Here Comes Trouble!
The LORD is good, a refuge in times of trouble. He cares for those who trust in him. (Nahum 1:7)
Rather like buses, troubles seem to have a way of coming all at once. You know how it is: Having just missed one bus, you wait for the next which (the timetable says) should be along in ten minutes. Ten minutes go by; then fifteen; twenty; twenty-five; thirty. Then, all of a sudden, three buses come racing down the road one behind the other. And trouble can be a bit like that, can’t it? Life has been going swimmingly, when – suddenly – a whole batch of troubles seems to come all at once: someone in the family gets sick; there are problems at work; the children are struggling at school; the car breaks down; an unexpected bill arrives. At times like that, we really need to know who to turn to!
The prophet Nahum lived in a time of real trouble. The brutal Assyrian empire had been ruthlessly expanding its territory. Samaria, to Judah’s immediate north, had already fallen to its tyrannical grip some years back; and now Judah itself looked like it was about to go the same way. But in the midst of all this trouble, Nahum declares in faith that Assyria was about to experience God’s judgment for all its cruelty (and indeed this happened shortly afterwards when Babylon overthrew it). And in the meantime, declared Nahum (whose very name means "the LORD comforts"), God assures His people of His comfort in the midst of trouble. God is still good, Nahum said; He still cares, and we can still find a refuge in Him.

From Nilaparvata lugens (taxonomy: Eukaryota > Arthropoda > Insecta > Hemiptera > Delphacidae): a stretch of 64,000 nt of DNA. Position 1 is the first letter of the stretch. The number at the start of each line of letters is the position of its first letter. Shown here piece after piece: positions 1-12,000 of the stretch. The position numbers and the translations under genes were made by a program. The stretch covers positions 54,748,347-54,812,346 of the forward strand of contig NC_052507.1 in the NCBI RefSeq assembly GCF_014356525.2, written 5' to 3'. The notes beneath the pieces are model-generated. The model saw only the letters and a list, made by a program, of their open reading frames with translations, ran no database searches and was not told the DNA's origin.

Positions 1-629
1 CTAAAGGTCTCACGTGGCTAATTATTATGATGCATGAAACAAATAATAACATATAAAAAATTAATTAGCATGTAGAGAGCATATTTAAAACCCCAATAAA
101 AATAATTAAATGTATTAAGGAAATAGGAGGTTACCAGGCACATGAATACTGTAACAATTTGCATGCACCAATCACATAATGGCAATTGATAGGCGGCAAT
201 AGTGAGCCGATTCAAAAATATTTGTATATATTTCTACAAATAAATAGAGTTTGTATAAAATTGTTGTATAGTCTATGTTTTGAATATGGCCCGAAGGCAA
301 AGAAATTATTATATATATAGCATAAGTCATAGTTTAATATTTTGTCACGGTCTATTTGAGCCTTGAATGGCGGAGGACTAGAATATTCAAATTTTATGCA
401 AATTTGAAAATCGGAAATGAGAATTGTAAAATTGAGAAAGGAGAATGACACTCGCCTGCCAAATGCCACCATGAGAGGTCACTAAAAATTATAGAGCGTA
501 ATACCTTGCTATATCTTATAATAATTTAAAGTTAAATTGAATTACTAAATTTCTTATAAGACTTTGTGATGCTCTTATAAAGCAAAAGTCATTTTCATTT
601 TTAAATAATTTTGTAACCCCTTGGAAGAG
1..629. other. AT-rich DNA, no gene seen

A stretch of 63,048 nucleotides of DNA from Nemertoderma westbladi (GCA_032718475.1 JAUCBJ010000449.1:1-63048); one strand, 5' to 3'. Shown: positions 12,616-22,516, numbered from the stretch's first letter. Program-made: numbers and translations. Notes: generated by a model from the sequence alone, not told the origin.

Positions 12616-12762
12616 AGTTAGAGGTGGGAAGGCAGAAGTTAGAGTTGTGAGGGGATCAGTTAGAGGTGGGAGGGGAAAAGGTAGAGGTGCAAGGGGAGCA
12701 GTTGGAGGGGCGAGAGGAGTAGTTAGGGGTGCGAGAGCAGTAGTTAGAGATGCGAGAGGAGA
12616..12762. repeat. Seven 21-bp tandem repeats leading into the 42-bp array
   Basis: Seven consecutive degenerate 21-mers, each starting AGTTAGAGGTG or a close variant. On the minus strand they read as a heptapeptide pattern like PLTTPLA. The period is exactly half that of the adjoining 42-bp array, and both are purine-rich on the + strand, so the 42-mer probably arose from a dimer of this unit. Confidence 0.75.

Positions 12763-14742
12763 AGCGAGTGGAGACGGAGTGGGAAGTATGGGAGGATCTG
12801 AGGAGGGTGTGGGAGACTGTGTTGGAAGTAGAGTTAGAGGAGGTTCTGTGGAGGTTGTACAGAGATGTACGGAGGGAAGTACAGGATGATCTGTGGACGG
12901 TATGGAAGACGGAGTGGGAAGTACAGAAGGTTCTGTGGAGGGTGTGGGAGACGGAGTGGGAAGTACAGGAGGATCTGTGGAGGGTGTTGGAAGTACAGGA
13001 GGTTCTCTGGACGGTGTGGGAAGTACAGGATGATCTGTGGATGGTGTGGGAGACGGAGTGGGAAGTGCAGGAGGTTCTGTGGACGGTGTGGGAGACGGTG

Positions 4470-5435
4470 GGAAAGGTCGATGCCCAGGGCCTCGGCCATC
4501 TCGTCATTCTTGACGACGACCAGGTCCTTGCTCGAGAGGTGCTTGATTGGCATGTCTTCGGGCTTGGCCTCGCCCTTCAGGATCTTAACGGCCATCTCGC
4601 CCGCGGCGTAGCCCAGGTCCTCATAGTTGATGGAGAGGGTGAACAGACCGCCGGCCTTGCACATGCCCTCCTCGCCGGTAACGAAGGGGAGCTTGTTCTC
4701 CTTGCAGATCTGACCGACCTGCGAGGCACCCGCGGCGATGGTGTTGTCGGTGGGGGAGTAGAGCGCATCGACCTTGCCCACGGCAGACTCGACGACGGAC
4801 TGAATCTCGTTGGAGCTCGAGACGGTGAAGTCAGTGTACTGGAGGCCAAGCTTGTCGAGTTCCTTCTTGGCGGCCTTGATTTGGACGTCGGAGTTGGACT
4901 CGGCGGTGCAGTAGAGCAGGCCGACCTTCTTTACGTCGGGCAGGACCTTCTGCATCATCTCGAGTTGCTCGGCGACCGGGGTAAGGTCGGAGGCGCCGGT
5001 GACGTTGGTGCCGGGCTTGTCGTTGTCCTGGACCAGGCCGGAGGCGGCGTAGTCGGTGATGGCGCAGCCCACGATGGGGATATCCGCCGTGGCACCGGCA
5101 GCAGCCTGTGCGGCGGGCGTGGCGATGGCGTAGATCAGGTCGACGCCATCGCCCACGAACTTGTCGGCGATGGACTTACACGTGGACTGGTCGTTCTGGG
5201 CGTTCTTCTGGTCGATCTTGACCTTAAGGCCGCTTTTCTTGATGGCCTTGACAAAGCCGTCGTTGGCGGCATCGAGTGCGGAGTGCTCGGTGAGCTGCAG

Whenever we are facing trouble, God doesn’t want us to pretend everything is all right; and nor does He want us to run around as headless chickens panicking and looking for a solution. Rather, He invites us to honestly bring the trouble to Him and to make Him our refuge. Maybe you are feeling, "Here comes trouble!" Perhaps so; but here comes the Lord, too!
For in the day of trouble he will keep me safe in his dwelling; he will hide me in the shelter of his tabernacle and set me high upon a rock. (Psalm 27:5)
Copyright © 2017 Martin Manser and Mike Beaumont
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